The storybook video, which is nothing short of creepy, tells the story of a woman who’s just out for a bike ride when she gets a flat tire. She decides to get help at a random house. Bad choice. At the house, a magician (Schneider) regales her with colorful ribbons and fancy tricks. After she puts on a bejeweled red ring, she wakes up in a grassy field, basically imprisoned and brainwashed by the magician. She’s about to be burned while tied to a tree, but breaks free, tosses the ring in the lake and dives below the water.

Martino’s voice, which ranges from seemingly calm to angry and disturbed, lends an unearthly quality to the electro-pop song.

The video features actor Charles Schneider (who appeared in the movies Ghost World, Tombstone and Beetlejuice) and was directed and edited by Martino.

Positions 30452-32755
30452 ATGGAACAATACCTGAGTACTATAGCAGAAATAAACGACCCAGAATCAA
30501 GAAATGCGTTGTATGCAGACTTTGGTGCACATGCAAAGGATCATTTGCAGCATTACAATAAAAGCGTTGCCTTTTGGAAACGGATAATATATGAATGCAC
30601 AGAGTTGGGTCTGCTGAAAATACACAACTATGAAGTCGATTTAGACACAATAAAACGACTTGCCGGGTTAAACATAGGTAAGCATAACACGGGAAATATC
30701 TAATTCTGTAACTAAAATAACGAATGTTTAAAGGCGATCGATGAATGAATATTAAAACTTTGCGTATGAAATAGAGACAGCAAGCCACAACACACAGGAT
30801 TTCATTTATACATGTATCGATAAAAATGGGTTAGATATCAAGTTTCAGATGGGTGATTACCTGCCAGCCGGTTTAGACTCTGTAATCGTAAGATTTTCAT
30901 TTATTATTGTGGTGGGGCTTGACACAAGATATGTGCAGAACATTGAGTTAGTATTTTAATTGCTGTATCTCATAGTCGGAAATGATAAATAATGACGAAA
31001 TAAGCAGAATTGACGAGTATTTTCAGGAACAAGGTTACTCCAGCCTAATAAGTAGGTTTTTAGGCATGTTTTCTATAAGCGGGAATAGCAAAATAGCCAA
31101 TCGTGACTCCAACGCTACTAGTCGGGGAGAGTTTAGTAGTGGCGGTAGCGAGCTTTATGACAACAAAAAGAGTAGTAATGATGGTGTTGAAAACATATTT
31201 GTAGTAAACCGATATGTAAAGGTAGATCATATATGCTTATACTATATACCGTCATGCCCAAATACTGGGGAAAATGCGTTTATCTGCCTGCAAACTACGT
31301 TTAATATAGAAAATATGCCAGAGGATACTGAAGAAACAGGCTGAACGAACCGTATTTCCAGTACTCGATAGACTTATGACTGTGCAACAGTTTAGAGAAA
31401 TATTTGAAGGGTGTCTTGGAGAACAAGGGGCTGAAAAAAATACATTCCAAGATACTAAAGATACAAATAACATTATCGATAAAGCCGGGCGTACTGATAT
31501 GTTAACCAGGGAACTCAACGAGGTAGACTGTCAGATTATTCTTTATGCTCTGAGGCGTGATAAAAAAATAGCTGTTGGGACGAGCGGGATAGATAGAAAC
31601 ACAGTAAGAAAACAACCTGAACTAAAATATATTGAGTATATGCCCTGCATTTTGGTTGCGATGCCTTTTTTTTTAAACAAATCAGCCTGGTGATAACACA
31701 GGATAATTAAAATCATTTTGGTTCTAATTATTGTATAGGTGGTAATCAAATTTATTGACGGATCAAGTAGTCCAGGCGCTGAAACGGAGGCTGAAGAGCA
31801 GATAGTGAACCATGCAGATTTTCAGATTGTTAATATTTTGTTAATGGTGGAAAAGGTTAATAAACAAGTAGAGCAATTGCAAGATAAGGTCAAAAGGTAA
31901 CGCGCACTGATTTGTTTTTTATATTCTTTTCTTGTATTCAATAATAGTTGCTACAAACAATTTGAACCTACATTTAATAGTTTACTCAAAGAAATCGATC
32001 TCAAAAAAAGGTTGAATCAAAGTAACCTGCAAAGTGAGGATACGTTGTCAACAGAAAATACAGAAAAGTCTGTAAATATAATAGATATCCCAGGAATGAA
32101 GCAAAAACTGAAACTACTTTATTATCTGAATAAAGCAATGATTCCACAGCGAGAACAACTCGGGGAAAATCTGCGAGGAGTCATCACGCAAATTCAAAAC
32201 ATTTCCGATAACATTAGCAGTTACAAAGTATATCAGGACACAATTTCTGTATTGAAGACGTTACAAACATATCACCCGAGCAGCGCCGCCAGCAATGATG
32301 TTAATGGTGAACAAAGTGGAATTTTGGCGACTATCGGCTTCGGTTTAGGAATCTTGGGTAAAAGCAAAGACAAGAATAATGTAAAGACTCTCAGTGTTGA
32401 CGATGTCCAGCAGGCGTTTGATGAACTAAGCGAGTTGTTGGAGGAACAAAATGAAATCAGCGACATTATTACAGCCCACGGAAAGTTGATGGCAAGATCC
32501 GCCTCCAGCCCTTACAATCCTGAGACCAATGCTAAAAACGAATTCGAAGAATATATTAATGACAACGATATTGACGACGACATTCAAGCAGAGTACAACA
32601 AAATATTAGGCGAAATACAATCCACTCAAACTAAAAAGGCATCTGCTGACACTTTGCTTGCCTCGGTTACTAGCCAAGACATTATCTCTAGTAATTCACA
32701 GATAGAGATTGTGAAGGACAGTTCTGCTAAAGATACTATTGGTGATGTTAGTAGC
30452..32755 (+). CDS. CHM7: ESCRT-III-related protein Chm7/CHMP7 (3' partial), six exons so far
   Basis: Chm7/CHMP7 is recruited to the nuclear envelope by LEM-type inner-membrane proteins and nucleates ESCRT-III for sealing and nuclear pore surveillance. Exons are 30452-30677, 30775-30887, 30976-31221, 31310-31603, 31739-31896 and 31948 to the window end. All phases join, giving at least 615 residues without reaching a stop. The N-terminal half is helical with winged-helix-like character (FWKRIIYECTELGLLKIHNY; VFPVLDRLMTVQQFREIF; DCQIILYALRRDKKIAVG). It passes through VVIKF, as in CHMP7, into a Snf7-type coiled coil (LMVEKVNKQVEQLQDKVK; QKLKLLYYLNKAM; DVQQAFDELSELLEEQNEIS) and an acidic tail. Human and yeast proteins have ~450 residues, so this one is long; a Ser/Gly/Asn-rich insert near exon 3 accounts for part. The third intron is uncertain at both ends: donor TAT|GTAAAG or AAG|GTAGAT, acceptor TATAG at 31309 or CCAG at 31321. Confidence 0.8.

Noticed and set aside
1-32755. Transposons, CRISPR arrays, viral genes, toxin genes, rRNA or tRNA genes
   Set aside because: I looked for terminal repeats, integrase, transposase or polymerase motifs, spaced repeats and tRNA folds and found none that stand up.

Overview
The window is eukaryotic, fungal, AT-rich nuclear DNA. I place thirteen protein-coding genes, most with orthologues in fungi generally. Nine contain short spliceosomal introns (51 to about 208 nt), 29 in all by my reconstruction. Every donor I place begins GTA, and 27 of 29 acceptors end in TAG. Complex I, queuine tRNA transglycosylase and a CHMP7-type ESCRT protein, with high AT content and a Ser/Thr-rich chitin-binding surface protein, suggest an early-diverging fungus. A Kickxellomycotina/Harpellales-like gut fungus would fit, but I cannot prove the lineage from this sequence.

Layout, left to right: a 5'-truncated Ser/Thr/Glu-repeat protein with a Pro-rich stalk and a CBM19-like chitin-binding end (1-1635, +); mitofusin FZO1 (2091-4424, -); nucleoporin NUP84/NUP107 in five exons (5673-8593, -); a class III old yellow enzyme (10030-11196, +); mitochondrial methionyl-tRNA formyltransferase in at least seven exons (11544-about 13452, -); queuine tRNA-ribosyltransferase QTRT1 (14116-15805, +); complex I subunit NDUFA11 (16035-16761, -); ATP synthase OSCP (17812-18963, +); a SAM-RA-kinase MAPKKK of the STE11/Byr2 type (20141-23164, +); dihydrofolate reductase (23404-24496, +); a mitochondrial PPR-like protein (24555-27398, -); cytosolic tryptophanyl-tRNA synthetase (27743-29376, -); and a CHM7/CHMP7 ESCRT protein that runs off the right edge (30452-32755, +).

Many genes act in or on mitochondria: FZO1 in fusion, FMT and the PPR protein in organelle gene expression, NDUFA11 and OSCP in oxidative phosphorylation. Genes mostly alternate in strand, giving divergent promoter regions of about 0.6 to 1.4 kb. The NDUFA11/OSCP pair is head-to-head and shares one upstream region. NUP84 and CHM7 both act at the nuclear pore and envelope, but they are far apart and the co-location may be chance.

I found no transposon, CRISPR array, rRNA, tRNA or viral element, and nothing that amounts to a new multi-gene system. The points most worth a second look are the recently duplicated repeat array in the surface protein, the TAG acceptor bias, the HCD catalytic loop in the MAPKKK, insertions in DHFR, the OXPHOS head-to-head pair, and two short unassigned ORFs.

On her Facebook page today, Martino wrote: “XXXTRA points 4 whoever can figure out which scene caused me to be hospitalized 4 poison ivy.”

Stranger Cat’s debut album In the Wilderness is out now on Joyful Noise. She’s out on tour now with Chad Valley.

10/5: Des Moines, Iowa @ Vaudeville Mews 

10/6: St Paul, Minnesota @ Turf Club 

10/7: Kansas City, Missouri @ The Riot Room 

10/8: Denver, CO @ Lost Lake Lounge 

10/9: Salt Lake City, UT @ Kilby Court 

10/10: Boise, Idaho @ The Reef 

10/12: Seattle, WA @ Barboza 

10/3: Portland, OR @ Mississippi Studios 

10/15: San Francisco, CA @ Bottom Of The Hill 

10/17: San Diego, CA @ The Hideout